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Citizen Weekly

Thursday 26 February 2015


Members of the National Assembly yesterday unanimously resolved to slash the budgetary allocation to the Judiciary, just a week after the High Court declared the Constituencies Development Fund (CDF) unconstitutional.
The MPs now want to reallocate the Judiciary’s development vote to the Ministry of Lands and Housing, a move seen as designed to hit back following the CDF ruling last week. Meeting during an informal meeting (kamukunji), Members from across the political divide were unanimous that the Judiciary should be “punished” for allegedly failing to recognise Parliament and its role.
Under the current set-up, the Judiciary is allocated money to fund its development projects, which include construction of courts in far-flung areas and rehabilitation of existing ones. The mandate, if approved by the Budget and Appropriations Committee, would see the Judiciary having to seek funding from the Lands ministry, which itself is under-funded.
According to Kiharu MP Irungu Kang’ata, who was in attendance, MPs resolved to amend the Constitution by reviewing the contentious clauses as pointed out by the court in the judgement. Members were cautious on whether to support a referendum to entrench CDF in the Constitution for fear of rattling the Executive.
Jubilee-allied MPs were, in particular, not in support of the plebiscite way as they fear the Opposition could introduce this issue in the Okoa Kenya initiative and take the credit. In the meantime, the MPs will appeal against the court ruling as they prepare to make key law amendments to save the kitty.
“The decision to appeal against the ruling will be used to buy time as we prepare amendments to the Constitution,” a member told the People Daily. On Monday, lawmakers resolved to contribute between Sh50,000 and Sh100,000 each to hire top-notch lawyers to represent them in the appeal case.
Rarieda MP Nicholas Gumbo, who led the more than 50 colleagues, said they will lodge the appeal before the weekend to secure a stay order. Yesterday, after holding a closed-door meeting with Leader of Majority Aden Duale, the MPs agreed to seek the services of lawyers Ochieng’ Oduol, Ahmednassir Abdullahi, George Oraro and Fred Ngatia on grounds of their extensive experience.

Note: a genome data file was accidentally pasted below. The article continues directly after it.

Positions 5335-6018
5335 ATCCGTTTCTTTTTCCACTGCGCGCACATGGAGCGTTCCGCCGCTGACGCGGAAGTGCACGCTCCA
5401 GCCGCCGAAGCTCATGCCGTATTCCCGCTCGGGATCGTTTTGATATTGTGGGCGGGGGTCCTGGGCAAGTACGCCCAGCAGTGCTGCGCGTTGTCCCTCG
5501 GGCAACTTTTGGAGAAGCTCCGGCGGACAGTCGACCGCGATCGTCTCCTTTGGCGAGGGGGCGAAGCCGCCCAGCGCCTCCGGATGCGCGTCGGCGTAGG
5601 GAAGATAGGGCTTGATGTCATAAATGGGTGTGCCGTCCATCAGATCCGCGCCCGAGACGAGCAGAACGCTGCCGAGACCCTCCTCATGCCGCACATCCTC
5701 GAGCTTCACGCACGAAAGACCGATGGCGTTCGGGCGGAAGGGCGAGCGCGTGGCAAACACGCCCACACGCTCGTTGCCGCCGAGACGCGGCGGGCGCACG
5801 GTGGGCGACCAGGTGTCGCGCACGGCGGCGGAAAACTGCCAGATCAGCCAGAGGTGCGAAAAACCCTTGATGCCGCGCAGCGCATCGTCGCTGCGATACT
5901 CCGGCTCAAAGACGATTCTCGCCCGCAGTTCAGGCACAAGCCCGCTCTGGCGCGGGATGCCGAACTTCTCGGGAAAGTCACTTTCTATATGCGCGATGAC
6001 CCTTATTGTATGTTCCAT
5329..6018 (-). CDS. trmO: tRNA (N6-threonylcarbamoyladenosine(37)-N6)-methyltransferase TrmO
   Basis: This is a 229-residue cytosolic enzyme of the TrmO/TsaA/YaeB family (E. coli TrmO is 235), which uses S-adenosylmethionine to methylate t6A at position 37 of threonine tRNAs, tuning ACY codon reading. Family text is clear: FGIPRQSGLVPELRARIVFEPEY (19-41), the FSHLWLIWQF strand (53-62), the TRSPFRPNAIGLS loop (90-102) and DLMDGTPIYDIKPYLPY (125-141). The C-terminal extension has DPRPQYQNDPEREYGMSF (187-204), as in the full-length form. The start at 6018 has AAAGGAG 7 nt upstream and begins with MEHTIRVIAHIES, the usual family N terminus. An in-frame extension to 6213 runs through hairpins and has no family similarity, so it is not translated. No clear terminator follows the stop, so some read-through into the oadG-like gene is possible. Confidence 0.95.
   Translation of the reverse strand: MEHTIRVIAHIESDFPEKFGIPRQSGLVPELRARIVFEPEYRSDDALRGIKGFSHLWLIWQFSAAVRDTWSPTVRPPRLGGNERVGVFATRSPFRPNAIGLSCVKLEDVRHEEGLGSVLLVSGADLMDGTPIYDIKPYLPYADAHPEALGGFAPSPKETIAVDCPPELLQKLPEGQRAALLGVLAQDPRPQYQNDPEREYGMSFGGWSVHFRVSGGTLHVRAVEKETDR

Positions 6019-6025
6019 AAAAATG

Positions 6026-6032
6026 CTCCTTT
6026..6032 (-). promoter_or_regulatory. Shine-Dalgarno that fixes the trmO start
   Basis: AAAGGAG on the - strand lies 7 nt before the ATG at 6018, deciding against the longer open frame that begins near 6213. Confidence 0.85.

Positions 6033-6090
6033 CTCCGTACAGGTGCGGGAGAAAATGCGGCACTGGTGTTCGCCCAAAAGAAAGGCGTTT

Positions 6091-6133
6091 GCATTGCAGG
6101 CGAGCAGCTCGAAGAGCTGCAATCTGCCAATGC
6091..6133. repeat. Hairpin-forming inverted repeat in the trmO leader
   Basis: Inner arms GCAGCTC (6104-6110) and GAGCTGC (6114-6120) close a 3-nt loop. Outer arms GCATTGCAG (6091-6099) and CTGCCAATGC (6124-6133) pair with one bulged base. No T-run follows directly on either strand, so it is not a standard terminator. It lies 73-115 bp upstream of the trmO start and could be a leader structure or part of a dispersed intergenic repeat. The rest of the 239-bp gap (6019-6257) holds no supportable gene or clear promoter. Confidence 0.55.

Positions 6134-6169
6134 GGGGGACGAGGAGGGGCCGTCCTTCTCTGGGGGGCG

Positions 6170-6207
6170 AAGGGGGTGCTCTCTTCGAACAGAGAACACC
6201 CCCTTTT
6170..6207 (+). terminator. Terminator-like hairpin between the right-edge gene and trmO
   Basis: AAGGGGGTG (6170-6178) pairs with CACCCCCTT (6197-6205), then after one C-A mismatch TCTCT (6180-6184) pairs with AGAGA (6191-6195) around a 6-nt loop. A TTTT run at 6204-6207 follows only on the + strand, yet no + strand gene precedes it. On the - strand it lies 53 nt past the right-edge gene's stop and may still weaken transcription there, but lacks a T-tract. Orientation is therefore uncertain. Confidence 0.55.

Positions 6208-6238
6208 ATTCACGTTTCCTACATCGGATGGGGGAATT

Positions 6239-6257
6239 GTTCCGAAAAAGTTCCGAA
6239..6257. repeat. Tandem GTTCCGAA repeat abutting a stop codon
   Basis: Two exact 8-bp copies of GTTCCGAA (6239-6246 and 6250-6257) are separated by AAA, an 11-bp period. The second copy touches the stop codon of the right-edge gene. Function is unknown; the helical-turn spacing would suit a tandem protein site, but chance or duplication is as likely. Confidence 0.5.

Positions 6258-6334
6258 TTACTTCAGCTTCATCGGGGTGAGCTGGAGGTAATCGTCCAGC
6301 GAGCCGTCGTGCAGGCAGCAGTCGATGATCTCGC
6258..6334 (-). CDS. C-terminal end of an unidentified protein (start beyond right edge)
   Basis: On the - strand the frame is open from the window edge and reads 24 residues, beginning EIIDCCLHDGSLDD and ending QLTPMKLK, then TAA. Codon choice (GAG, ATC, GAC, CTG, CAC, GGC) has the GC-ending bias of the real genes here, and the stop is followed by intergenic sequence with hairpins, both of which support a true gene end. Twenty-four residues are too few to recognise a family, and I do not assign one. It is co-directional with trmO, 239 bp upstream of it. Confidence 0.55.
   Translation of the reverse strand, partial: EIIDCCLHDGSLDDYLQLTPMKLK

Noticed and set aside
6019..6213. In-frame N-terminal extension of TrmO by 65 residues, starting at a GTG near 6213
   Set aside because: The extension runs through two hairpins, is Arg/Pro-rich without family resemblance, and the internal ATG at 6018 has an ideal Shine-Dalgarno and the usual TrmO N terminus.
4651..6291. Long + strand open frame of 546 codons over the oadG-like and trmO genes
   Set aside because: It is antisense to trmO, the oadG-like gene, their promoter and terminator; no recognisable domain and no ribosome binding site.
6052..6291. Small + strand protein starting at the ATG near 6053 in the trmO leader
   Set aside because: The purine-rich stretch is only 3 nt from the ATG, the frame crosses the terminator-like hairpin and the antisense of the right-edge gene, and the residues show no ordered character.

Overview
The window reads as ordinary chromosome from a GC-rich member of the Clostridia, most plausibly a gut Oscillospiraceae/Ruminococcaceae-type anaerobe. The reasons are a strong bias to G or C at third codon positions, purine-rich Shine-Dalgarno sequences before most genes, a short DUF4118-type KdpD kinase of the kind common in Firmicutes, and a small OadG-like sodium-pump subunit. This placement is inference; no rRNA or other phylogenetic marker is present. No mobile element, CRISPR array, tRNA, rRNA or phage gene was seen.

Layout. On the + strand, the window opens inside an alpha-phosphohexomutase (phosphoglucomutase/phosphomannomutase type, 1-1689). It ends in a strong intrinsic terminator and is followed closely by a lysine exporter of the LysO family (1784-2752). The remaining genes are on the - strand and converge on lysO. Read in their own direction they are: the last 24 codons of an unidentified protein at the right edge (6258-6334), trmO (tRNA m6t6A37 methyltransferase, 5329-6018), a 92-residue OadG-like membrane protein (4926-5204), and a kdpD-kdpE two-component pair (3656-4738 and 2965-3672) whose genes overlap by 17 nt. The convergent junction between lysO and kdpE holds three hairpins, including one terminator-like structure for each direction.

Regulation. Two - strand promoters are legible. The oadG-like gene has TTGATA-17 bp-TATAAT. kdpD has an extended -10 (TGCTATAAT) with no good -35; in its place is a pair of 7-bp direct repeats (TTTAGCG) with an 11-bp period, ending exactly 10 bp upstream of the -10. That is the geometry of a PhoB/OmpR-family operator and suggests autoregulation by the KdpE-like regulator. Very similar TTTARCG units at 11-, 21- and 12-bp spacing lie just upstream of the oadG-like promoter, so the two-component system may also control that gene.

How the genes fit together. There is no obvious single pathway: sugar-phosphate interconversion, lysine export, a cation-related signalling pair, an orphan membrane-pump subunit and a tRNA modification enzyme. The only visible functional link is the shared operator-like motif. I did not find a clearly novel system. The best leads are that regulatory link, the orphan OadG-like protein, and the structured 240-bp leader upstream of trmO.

He said: “CDF is like an octopus whose tentacles are all over. That is why we are together in this fight. We are going to explore all the necessary amendments to ensure it is well-anchored in the Constitution.” Gumbo confirmed that MPs had agreed to mobilise all resources by offering contributions to ensure CDF is retained.
He said the 290 MPs representing single member constituencies were willing to contribute money to pay the lawyers. He also confirmed the MPs will hold a Speaker’s kamukunji to agree on the membership of a task force that will spearhead the process.
The task force, which will comprise eight members, four from each side, will agree on the exact amount of money each MP will contribute. Gumbo is expected to chair the task force alongside CDF committee chairman Moses Lessonet (Eldama Ravine).
“People here (MPs) are above average. This thing affects us all and if I was asked to contribute whatever amount, I am ready because we need good lawyers to sustain a good fight in court,” he said. Consequently, the MPs also agreed to fast-track amendments in law to ensure it conforms with the Constitution before end of May.
The amendment will be brought to the House in two months, in which MPs will reduce the publication period and give it priority. Gumbo said they will not allow the gains that have been made through the kitty to be swept away. He said MPs have agreed to deal with the issue in a bipartisan approach to ensure they win the case.
Cord leader Raila Odinga had proposed to have the aligning of the CDF in the Constitution included in the Okoa Kenya referendum initiative. “MPs are determined not to be divided along political lines. If we bring the issue of parties here it will collapse before it even starts.
We will just handle it in Parliament,” said Lessonet, adding that CDF was the best innovation in the world after the mobile phone money transfer idea. The High Court last Friday declared the CDF (Amendment) Act unconstitutional, but gave the government 12 months to make the necessary legal amendments, failure to which it will be nullified.
The ruling by the judges came after The Institute for Social Accountability (TISA) and the Centre for Enhancing Democracy and Good Governance filed a petition challenging the constitutionality of the CDF Amendment Act , 2013.

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